Aug. 18, 2013 at 1:01 PM ET
Flood damage in the world's major coastal cities may top $1 trillion a year by 2050 due to rising seas and subsiding land, according to a new study.
The startling figure is "not a forecast or a prediction," but rather a means to "show that not to adapt and not to improve protection is impossible," Stéphane Hallegatte, a senior economist with the World Bank in Washington, D.C., and the study's lead author, told NBC News. "We have to do something."
The finding, which comes nearly 10 months after Superstorm Sandy's destruction, is shared by Hallegatte and colleagues in a report Sunday in the journal Nature Climate Change. Researchers considered current flood protections in 136 cities around the world, and found that in many instances they are inappropriate for sea levels that rise a projected 8 inches by the year 2050.
Many of the most vulnerable cities are in the U.S. Miami, New Orleans and New York, for example, account for 31 percent of the global aggregate losses in the 136 cities, making it stand out even from the world's other developed countries.
This may be because "the U. S. has trouble financing infrastructure, not only for coastal protection, but also transportation," Hallegatte said. That could be a reflection of how government functions in the U.S. with local, state, and federal agencies responsible for different aspects of infrastructure projects, he said. Whatever the reason, the finding illustrates that flood-reduction actions in a few places could be cost effective, he and colleagues said in the paper.
With global investment of about $50 billion a year in flood-protection measures such as higher sea walls and levees, much of these losses can be avoided, Hallegatte added. "It is a very good investment in financial terms," he said. "But if you look at who will pay and how we will pay for that, then it gets difficult."
Even with with flood protections in place, the annual costs in losses to flooding by 2050 will still be a significant $60 billion to $63 billion, the report said.
Inappropriate flood protections are actually worse than no protection at all, Hallegatte said. That's because a too-short sea wall, for example, provides a false sense of security, emboldening people who live behind it to build more densely than they otherwise would. When the flood hits, there is more to lose.
"These are scary numbers and they are likely to be underestimates," Mike Beck, a marine scientist with The Nature Conservancy who studies coastal impacts from flooding, told NBC News. He was not involved with the new study.
That's because, he said, the researchers use "conservative" estimates of development on the coastlines as well as they only consider the growing flood risk from rising seas. There is evidence, he noted, that increased storminess will lead to more floods. And, the loss of ecosystems is not accounted for in the study.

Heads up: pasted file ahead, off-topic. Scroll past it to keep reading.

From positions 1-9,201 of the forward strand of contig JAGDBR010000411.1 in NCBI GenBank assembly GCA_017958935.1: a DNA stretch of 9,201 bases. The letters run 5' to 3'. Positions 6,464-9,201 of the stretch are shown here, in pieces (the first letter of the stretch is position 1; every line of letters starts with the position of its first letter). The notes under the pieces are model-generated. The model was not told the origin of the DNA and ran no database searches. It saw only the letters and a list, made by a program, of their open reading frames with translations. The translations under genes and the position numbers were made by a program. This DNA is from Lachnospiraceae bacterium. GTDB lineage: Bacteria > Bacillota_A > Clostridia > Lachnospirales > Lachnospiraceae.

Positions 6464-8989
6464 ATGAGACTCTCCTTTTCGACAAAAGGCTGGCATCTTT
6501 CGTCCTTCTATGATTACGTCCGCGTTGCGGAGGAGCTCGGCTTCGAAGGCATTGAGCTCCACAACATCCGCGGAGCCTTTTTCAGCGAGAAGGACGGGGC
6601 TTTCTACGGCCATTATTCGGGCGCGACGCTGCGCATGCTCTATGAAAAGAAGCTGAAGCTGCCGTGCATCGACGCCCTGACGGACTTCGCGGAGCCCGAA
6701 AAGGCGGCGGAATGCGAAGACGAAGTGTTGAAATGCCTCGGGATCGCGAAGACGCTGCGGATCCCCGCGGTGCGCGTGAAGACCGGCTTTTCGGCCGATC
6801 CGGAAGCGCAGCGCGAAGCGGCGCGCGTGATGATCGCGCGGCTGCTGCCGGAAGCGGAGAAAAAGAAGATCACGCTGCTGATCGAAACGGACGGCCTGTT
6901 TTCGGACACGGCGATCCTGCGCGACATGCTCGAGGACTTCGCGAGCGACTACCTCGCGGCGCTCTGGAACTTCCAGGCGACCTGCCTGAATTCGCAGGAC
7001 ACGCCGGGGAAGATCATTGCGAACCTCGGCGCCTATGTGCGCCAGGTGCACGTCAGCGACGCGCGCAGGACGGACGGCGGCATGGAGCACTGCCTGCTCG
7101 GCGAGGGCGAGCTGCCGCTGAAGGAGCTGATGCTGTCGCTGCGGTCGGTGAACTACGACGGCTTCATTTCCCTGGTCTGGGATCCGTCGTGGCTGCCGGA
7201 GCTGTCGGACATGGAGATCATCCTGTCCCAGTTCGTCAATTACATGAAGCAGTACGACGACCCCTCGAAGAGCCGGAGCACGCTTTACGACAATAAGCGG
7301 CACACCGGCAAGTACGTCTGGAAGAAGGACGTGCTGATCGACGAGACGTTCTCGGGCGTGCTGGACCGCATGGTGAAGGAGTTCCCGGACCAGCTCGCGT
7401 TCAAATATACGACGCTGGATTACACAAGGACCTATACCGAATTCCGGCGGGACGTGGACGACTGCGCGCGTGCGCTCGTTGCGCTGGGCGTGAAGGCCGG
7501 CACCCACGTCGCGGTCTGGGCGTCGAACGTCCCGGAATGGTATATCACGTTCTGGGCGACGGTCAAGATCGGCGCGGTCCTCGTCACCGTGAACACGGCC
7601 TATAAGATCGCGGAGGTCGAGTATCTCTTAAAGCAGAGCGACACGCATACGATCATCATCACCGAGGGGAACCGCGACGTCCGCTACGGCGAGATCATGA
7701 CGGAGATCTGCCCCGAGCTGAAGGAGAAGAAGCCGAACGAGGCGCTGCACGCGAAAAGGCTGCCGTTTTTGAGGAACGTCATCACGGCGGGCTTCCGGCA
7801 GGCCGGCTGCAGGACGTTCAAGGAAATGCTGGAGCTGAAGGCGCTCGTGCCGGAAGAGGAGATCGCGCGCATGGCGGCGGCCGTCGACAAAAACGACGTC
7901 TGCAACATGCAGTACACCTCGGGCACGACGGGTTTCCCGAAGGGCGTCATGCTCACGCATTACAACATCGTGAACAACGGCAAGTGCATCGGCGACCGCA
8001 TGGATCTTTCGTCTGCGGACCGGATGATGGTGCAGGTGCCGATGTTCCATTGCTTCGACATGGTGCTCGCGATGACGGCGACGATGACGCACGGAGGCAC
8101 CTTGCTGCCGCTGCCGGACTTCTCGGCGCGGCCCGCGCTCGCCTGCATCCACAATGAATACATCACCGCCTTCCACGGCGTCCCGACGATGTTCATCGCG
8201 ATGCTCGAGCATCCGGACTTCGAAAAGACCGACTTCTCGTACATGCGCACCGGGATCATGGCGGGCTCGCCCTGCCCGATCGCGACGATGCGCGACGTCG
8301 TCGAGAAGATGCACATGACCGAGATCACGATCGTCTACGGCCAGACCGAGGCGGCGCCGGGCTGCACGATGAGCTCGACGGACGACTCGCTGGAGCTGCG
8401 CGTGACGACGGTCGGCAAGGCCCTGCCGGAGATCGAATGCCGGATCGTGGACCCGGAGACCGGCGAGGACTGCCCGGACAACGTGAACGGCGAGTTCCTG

Coastal wetlands, sand dunes, mangrove forest, coral reefs and other natural habitats "play a role in providing protection from sea level rise and storms," Katie Arkema, a marine ecologist at the Stanford Woods Institute for the Environment, told NBC News. She the lead author of a recent study, also in Nature Climate Change, about the role of coastal habitats in protecting people and property.
She was surprised that the value of ecosystem components — such as sand dunes and coral reefs — were barely mentioned in the new analysis, but called the new work "an important paper. It identifies which coastal communities are most vulnerable … and that some adaptation measures are needed to reduce probability of flooding."
Hallegatte said the paper does primarily consider infrastructure investments in "concrete" protections, but noted that "there are limits to what you can achieve with dikes and barriers."
Adaptation strategies going forward, he said, need to integrate both concrete and ecosystem protections. For example, a wetland or mangrove forest can take some energy out of an approaching storm surge before it runs into a sea wall.
Even with all of these protections in place, he added, "the worst is possible. Protection can fail. And there have to be plans for that — crisis management, reconstruction management, and also international collaboration for when a country is affected very heavily, especially poor countries."
John Roach is a contributing writer for NBC News. To learn more about him, visit his website.